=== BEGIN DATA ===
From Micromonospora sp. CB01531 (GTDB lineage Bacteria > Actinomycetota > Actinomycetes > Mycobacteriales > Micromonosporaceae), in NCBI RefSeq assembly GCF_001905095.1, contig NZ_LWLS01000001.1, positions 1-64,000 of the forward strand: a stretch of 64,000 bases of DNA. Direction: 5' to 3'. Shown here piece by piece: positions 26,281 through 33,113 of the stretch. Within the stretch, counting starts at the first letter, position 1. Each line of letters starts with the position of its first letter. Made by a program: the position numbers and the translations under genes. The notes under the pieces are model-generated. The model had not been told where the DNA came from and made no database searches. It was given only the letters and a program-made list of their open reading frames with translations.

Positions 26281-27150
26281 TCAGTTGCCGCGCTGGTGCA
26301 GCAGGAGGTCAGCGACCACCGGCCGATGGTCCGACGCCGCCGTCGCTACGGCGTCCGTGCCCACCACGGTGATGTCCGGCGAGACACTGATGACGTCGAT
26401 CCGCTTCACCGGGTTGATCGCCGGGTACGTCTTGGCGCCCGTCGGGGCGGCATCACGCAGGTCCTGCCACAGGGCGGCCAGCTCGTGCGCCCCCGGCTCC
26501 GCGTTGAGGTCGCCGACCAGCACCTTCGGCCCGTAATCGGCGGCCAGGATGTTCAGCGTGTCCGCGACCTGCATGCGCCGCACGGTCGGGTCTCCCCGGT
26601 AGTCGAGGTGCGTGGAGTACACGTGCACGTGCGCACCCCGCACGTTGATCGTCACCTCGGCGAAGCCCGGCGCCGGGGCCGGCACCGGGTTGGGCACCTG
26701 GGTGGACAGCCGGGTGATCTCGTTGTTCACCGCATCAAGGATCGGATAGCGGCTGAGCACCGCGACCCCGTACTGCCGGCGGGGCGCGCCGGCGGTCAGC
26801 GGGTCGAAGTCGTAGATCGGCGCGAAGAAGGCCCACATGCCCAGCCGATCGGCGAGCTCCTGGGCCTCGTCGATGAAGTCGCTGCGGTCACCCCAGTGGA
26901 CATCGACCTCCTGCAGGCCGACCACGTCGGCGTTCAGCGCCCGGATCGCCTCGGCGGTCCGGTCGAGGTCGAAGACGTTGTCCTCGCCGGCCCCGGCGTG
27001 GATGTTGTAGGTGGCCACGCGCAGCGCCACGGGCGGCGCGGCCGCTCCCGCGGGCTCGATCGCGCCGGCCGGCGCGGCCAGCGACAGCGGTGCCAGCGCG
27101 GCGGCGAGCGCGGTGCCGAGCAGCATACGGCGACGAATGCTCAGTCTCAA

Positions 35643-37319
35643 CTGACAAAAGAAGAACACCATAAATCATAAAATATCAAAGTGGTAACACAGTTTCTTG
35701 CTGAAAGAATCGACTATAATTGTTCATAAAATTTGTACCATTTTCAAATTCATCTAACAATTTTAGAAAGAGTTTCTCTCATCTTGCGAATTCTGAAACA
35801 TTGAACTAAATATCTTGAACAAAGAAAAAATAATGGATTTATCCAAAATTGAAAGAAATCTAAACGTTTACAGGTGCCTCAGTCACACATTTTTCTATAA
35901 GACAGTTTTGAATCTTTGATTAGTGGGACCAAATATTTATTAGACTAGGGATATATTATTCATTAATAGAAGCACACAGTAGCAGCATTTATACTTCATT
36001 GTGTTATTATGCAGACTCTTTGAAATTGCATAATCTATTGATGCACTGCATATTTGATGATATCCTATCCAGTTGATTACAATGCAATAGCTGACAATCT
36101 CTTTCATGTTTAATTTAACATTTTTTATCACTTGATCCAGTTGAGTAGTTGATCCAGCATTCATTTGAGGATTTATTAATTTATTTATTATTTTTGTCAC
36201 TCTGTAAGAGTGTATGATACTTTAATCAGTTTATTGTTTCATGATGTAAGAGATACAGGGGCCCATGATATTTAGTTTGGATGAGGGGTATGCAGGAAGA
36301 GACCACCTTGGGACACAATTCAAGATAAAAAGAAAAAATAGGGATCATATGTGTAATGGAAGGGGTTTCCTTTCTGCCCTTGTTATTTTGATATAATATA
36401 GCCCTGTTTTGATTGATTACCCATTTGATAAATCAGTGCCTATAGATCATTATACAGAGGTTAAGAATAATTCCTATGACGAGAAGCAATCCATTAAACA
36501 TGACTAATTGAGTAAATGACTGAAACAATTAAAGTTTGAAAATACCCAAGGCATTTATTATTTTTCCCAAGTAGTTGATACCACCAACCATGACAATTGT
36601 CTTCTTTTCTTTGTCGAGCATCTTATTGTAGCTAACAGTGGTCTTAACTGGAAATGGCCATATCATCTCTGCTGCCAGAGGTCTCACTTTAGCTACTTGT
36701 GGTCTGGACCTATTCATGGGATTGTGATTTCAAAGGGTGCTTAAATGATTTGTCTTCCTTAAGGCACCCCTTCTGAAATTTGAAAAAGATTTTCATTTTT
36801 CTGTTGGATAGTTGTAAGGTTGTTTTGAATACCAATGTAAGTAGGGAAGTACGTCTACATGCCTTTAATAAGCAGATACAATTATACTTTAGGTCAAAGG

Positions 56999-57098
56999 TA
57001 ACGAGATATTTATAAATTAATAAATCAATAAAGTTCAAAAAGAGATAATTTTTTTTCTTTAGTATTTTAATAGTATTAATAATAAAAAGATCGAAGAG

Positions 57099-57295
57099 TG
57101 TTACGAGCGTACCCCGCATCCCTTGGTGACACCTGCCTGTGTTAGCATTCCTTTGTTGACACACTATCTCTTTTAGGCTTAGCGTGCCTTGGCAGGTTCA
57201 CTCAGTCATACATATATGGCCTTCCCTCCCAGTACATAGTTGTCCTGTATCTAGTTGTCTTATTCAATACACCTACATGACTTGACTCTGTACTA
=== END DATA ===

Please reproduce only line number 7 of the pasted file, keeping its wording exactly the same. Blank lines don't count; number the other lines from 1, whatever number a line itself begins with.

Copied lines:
26601 AGTCGAGGTGCGTGGAGTACACGTGCACGTGCGCACCCCGCACGTTGATCGTCACCTCGGCGAAGCCCGGCGCCGGGGCCGGCACCGGGTTGGGCACCTG